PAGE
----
Georgetown University’s Newspaper of Record since 1920

The Hoya

Georgetown University’s Newspaper of Record since 1920

The Hoya

Georgetown University’s Newspaper of Record since 1920

The Hoya

Making Your Story Known and Finding Help in the Process

I’ve had depression since I was 12. I used to be afraid of people finding out, so I kept track of who knew and tried to keep it quiet. I remember feeling angry when my parents told my extended family that I was experiencing severe suicidal thoughts. I was angry because I was ashamed about how I felt and what was going through my head on a near daily basis.

But it doesn’t bother me anymore that people know about my situation. In fact, I’d rather make it known.

I struggled this past academic year. I stumbled and fell many times. From early November to late March, I descended a downward spiral in what became one of the worst periods of my life.

I remember countless times sitting in my dorm’s study rooms, just crying while listening to music. I remember feeling that I was unwanted and a burden to everyone I knew. I really believed at times that people would be better off if I were dead.

Eventually, in late March, I told myself I needed to get more help. I took a leave of absence for the semester with the hopes of returning in the fall. It was a difficult decision, but I’m so glad I made it. It’s helped, finally.

Now, I share my experiences with mental illness because I want to give a voice to this very real struggle that so many people face. I want to turn my mental illness around and do something good with it. I don’t want to let it control me or my life. I want to help other people along the way. I want to tear down the stigma that surrounds mental illness, brick by brick or with cannon fire.

And this is an endeavor in which we can all take part, since nobody should ever have to go through this alone. If you experience mental illness, don’t be afraid to get help, and don’t be hesitant to accept your condition as it is. I kept telling myself that I could make it through the semester, when really I should’ve taken a leave far earlier in the spring. In some ways, I was in denial, when in reality I needed a higher form of care. Asking for help, especially when you most need it, doesn’t mean you’re weak. It shows how brave you truly are.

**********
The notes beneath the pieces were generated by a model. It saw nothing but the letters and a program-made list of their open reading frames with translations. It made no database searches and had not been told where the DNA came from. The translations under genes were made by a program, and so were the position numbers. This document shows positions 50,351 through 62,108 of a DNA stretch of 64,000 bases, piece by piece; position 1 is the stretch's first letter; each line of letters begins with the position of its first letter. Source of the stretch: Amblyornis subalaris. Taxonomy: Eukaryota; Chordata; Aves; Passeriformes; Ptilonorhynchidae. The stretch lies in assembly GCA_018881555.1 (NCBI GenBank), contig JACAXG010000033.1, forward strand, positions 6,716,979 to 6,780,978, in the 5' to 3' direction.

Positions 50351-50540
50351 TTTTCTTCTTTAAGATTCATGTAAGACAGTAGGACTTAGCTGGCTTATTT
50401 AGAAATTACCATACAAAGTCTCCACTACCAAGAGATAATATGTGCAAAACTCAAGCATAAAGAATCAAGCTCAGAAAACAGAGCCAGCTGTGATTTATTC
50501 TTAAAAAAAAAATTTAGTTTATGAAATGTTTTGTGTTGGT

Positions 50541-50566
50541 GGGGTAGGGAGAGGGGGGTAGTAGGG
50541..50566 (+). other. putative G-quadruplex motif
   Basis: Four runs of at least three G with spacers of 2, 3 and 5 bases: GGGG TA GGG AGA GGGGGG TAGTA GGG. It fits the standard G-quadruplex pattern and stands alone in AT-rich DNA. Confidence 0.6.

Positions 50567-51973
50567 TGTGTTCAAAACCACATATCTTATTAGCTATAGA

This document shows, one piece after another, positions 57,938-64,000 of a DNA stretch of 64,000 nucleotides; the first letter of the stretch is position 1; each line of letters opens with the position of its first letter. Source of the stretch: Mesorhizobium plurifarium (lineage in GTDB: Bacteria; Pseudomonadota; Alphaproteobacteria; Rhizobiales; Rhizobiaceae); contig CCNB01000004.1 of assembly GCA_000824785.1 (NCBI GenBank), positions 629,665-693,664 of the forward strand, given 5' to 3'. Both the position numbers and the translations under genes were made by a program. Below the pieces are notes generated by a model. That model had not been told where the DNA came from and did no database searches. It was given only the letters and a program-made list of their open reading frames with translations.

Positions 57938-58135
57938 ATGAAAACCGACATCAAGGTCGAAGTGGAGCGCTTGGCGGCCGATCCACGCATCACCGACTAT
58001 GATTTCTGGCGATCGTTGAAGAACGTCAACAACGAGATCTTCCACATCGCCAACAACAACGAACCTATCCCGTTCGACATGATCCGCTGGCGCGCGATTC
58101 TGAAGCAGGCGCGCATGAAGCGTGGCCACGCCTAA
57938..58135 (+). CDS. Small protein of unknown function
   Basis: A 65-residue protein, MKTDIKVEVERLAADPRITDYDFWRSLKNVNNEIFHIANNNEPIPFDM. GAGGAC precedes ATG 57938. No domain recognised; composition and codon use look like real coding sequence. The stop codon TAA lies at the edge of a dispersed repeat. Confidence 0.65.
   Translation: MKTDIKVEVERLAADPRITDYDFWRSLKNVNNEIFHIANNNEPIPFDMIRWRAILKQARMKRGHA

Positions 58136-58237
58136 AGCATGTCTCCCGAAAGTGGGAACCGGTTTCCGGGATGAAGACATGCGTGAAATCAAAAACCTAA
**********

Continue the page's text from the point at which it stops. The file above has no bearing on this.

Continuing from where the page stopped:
One way to ask for help is to find therapy that works for you, whether individual, group or both, and don’t feel discouraged when you hit a roadblock. The process of seeking and undergoing treatment can be really taxing but ultimately extremely rewarding. Just don’t give in when you encounter a setback.

At Georgetown, there are ways to address this issue, such as joining Active Minds, a student group on campus whose main intention is to spread awareness of mental health. Advocating to the Georgetown University Student Association will help focus on specific campus policies in order to make change. Even checking in with someone and asking how they’re doing can go a long way, more than you might imagine. It can make a world of a difference to know that someone out there cares when you’re in those times of crisis.

So look out for your friends, family and fellow students, even when they might seem okay, and always remind them how much they are truly loved. In an even larger sense, never let your voice go quiet when it comes to fighting against mental illness, especially when you wish to speak up.  If you have or are experiencing some form of mental illness, I challenge you not to let your story go untold. And for those who are not, join in with that shared voice and never stop striving to make a difference.

Michael Neary is a junior in the College.


Editor’s Note: A previous version of this article referenced a specific form of suicide, which has since been removed.


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    Harold A. MaioJul 20, 2016 at 12:45 pm

    —-I want to tear down the stigma that surrounds mental illness

    A credo:

    Never lend credence to anyone directing a “stigma”. Educate them, that they stop.

    Never repeat anyone directing a “stigma”. Educate them, that they stop.

    Harold A. Maio, retired mental health editor